Accuracy and Precision
Let us say, you know your true height is exactly 5′9″. You first measure your height with a yardstick and get the value 5′0″. Your measurement is hence not accurate. Now you measure your height with a laser yardstick and get 5′9″ as the value. Now your measurement is accurate. The true value is also called theoretical value. The level of accuracy required for each application varies greatly. Highly accurate data can be very difficult to produce and compile. For example, if you consistently measure your height as 5′0″ with a yard stick, your measurements are precise. The level of precision required for different applications vary to a great extent. Engineering projects such as road and utility construction require very precise information measured to the millimeter or one-tenth of an inch.
If a measurement is precise, that does not necessarily mean that it is accurate. However, if the measurement is consistently accurate, it is also precise.
For example, if the temperature outside a building is 40oC as measured by a weather thermometer and if the real outside temperature is 40oC, the thermometer is accurate. If the thermometer consistently registers this exact temperature in a row, the thermometer is precise.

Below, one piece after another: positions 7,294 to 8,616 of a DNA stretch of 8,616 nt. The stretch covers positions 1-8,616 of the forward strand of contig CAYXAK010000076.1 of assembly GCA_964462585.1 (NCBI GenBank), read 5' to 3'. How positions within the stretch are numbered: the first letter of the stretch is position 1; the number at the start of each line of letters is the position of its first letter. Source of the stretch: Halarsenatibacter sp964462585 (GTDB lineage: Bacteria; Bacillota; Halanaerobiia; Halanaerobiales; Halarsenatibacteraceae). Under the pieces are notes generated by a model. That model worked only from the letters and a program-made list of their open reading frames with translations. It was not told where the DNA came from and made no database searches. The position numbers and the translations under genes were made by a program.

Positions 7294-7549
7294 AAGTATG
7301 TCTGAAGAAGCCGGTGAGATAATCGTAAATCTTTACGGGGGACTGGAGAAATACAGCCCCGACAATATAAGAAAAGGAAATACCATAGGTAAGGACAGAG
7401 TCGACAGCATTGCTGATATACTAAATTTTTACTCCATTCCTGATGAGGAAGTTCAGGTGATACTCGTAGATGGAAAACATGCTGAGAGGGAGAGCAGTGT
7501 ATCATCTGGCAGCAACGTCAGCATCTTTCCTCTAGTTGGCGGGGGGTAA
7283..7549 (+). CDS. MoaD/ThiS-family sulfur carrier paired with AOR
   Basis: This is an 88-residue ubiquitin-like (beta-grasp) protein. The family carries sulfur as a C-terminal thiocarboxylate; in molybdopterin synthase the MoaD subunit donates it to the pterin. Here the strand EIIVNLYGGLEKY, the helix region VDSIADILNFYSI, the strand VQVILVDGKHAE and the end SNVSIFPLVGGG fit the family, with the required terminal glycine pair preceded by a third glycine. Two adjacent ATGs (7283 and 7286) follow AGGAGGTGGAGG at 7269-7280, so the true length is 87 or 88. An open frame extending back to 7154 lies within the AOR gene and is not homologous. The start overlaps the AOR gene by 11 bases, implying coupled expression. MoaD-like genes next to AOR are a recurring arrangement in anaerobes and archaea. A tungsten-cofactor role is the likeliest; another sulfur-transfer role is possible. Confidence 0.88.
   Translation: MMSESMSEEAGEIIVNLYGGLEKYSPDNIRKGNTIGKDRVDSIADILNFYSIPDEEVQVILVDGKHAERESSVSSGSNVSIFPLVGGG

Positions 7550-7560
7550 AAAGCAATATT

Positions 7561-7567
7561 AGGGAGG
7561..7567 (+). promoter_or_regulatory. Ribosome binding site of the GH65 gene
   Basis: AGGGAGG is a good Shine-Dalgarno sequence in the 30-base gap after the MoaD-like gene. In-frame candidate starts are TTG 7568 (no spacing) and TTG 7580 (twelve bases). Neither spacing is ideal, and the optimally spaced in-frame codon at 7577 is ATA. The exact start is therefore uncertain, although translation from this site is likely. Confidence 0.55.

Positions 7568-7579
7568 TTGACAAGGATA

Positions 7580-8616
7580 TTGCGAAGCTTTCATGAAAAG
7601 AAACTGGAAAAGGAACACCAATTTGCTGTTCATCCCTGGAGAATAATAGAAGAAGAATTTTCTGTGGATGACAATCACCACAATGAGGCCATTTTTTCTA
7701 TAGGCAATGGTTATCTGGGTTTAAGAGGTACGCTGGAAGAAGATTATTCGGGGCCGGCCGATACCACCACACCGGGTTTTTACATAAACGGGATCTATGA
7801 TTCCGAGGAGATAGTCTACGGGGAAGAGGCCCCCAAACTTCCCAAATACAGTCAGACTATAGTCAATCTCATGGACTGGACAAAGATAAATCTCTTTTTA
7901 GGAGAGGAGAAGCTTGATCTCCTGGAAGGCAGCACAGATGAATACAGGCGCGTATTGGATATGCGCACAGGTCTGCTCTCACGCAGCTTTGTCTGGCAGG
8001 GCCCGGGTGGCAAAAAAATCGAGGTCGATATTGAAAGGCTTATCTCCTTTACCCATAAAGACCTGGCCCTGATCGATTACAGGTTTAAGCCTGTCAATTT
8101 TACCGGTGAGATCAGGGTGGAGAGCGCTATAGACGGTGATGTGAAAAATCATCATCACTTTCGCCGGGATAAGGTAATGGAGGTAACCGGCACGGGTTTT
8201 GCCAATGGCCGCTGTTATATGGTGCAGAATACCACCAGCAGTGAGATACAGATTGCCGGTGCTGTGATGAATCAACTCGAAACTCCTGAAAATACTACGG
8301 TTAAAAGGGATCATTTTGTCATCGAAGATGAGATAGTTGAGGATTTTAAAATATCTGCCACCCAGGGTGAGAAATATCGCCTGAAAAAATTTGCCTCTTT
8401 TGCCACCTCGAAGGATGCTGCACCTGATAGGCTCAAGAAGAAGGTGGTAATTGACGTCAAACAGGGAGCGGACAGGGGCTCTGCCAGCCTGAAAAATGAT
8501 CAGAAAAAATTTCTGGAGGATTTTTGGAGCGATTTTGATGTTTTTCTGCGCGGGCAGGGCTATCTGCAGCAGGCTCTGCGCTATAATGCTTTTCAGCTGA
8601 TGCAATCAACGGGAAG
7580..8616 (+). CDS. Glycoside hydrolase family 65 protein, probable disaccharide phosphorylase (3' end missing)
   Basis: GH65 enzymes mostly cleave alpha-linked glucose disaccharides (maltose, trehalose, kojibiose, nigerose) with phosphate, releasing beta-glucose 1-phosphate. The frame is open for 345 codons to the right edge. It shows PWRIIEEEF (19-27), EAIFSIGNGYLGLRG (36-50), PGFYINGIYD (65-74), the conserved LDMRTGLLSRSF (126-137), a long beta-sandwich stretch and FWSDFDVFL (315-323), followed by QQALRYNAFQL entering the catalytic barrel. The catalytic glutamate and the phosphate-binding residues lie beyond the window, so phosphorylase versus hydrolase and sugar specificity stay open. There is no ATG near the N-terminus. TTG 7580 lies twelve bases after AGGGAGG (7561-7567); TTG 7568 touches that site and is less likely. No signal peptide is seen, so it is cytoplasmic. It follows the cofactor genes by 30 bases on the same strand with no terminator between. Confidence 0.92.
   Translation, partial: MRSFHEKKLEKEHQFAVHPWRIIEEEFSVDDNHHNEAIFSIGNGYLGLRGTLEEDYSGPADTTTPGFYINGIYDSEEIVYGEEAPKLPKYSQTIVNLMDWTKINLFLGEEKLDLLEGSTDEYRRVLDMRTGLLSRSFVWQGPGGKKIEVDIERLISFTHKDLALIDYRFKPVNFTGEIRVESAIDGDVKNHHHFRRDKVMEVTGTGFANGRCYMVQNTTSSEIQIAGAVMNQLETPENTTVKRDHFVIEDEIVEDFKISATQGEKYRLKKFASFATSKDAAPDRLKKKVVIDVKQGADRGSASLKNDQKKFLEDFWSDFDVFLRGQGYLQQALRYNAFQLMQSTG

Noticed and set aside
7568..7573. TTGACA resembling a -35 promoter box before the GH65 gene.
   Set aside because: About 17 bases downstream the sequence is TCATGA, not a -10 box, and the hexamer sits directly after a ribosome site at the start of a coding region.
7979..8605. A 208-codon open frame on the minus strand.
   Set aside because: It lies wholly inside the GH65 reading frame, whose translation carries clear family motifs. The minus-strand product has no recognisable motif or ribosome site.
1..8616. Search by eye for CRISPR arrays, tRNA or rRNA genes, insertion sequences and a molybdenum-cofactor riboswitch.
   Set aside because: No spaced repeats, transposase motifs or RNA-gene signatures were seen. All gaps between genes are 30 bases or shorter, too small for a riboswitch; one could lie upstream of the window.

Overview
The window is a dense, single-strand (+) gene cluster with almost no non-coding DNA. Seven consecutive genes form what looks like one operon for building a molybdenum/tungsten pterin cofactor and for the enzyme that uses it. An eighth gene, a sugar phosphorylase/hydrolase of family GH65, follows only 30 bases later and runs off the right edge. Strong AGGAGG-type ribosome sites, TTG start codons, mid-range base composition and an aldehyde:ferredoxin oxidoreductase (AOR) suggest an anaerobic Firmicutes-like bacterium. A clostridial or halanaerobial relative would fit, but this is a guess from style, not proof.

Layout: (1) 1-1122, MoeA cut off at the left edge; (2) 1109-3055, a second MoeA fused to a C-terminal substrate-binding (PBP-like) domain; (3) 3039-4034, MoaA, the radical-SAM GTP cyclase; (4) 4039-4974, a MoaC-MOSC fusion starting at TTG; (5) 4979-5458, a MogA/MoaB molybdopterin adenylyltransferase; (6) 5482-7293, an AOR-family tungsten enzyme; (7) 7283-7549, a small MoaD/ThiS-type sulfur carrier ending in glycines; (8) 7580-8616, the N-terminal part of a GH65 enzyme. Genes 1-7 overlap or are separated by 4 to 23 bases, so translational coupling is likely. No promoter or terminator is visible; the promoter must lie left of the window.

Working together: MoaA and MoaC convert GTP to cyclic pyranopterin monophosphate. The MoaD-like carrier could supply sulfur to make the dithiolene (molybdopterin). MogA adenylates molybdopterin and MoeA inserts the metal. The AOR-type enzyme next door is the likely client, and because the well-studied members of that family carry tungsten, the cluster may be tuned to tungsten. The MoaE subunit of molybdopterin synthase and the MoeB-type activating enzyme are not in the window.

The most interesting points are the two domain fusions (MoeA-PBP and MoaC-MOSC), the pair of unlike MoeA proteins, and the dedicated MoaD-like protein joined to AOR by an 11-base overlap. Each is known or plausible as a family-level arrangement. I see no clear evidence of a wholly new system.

Consider another example. Let the temperature of a refrigerator repeatedly measured by a thermometer be given as 10.4oC, 10.2oC, 10.3oC, 10.1oC, 10.2oC, 10.1oC, 10.1oC, 10.1oC. However, if the real temperature inside the refrigerator is 9oC, we say that the thermometer is not accurate (it is almost one degree off the true value), but since all the measured values are close to 10oC, hence it is precise.
Target shooting is an example which explains the difference between accuracy and precision. In Figure 1.9 (a), the shots are focused so as to reach the bull’s eye (midpoint), but the arrows have reached only around this point. Hence the shots are not accurate and also not precise.
In Figure 1.9 (b), all the shots are close to each other but not at the central point. Hence the shots are said to be precise but not accurate. In Figure 1.9 (c), the shots are closer and also at the central point. Hence the shots are both precise and accurate.
The true value of a certain length is near 5.678 cm. In one experiment, using a measuring instrument of resolution 0.1 cm, the measured value is found to be 5.5 cm. In another experiment using a measuring instrument of greater resolution, say 0.01 cm, the length is found to be 5.38 cm. We find that the first measurement is more accurate as it is closer to the true value, but it has lesser precision. On the contrary, the second measurement is less accurate, but it is more precise.